- TAX INCREMENT FINANCING (TIF):
TIF is the authority under California’s redevelopment law for local redevelopment agencies to pay for redevelopment projects with the future property tax revenue expected from the development. In other words, to attract development, redevelopment agencies can offer to finance redevelopment activities such as land acquisition, demolition, environmental cleanup, and public infrastructure expansion or maintenance. These projects are designed to increase the value of private property within the area, increasing overall property tax revenues. It is this increase in tax revenue, or “tax increment,” that pays for redevelopment. TIF provides a redevelopment mechanism by which contaminated land can be cleaned up and financed. State law allows local government to designate a blighted area as a tax increment financing district. Local government can then issue bonds to fund public improvements in the area, and pay the bonds back with the difference between the baseline (blighted) property tax revenue and the increased tax revenue from the improved property.
- TEST PITS:
Pits dug into ground in an attempt to define geological characteristics and contaminated locations.
- TETRACHLOROETHYLENE (TCE):
Volatile organic compound that is commonly used as an industrial degreasing solvent and a common groundwater contaminant.
- THERMAL DESORPTION:
Soil treatment system designed to desorb volatile organic compounds from contaminated soil.
- THERMAL OXIDIZERS:
High temperature burners used for destroying volatile organic compounds in the vapor phase.
- THREATENED SPECIES:
Under the Endangered Species Act, animal populations may be determined to be either threatened or endangered. Populations listed as threatened are less severely depleted than populations classed as endangered.
- THREE BID REQUIREMENT:
Three bids required by the Fund from contractors.
A toxic volatile organic compound often used as an industrial solvent.
- TOTAL PETROLEUM HYDROCARBONS (TPH):
A measure of the concentration of mass of petroleum hydrocarbon constituents present in a given sample of air, water, or soil. The level of TPH can be used to determine the amount of contamination at a site.
- TOTAL RECOVERABLE PETROLEUM HYDROCARBONS (TRPH):
An EPA method for measuring total petroleum hydrocarbons in samples of soil and water.
- TOTAL THRESHOLD LIMIT CONCENTRATION (TTLC):
A test for the toxicity characteristic of a waste. If the total concentration of a toxic substance in a waste is greater than this value, the waste is classified as hazardous in California. This is distinct from the Soluble Threshold Limit Concentration, or STLC, which is concerned with only the soluble concentration.
- TOXIC HOT SPOTS:
Waters that have toxic pollution problems even after industries have installed cleanup technologies required by the Clean Water Act. EPA put out a national list in June 1989 on such toxic waterways.
- TOXIC POLLUTANT:
Those pollutants or combinations of pollutants including disease-causing agents, which after discharge and upon exposure, ingestion, inhalation or assimilation into any organism, either directly from the environment or indirectly by ingestion through food chains, will, on the basis of information available, cause death, disease, behavioral abnormalities, cancer, genetic mutations, physiological malfunctions or physical deformations, in such organism or their offspring.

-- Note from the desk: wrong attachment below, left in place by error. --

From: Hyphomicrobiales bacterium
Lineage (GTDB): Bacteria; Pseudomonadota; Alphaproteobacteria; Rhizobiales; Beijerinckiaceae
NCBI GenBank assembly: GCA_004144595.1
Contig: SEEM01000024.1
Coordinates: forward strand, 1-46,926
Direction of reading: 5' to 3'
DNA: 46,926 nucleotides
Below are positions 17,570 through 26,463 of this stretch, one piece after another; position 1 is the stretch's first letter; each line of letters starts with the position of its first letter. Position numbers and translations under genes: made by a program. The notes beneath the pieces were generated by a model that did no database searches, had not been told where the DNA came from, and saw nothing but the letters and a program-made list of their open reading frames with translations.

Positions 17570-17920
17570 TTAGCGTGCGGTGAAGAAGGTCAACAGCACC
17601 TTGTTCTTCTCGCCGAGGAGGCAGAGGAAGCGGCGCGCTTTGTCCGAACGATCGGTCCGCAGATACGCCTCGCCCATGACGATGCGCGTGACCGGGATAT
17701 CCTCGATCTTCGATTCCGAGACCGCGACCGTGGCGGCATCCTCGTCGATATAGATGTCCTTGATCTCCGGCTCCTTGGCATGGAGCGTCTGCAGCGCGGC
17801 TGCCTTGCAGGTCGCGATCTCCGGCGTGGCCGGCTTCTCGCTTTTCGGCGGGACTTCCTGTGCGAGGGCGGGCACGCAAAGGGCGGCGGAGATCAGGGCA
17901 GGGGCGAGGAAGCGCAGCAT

- TOXIC SUBSTANCE:
A chemical or mixture that may present an unreasonable risk of injury to health or the environment.
- TOXIC SUBSTANCES CONTROL ACT (TSCA):
A federal law of 1976 to regulate chemical substances or mixtures that may present an unreasonable risk of injury to health or the environment.
- TOXICITY CHARACTERISTIC LEACHING PROCEDURE (TCLP):
A federal test for the Toxicity Characteristic (TC). If the concentration of a toxic substance in a special extract of a waste exceeds the TC value, the waste is classified as hazardous in the United States (a “RCRA waste”). The extraction procedure is different from that of the California Waste Extraction Test (WET).
Ability to harm human health or environment, such as injury, death or cancer. One of the criteria that is used to determine whether a waste is a hazardous waste (the "Toxicity Characteristic").
- TRANSMISSIBILITY (GROUND WATER):
The capacity of an aquifer to transmit water under pressure. Also known as transmissivity, it is the rate at which water is transferred through a unit width of an aquifer under a unit hydraulic gradient. It is expressed as the product of the hydraulic conductivity and the thickness of the saturated portion of an aquifer.
The process by which water absorbed by plants (usually through the roots) is evaporated into the atmosphere from the plant surface (principally from the leaves).
Trenches dug in ground to install pipes, examine subsurface conditions, or to install other constructs.
Trichloroethane (1,1,1-TCA; methylchloroform) is used as a cleaning agent for metals and plastics.
- TRICHLOROETHYLENE (TCE):
A volatile organic compound that is often used an industrial degreasing solvent. (Also known as trichloroethene.)
Cloudiness in water due to suspended and colloidal organic and inorganic material.
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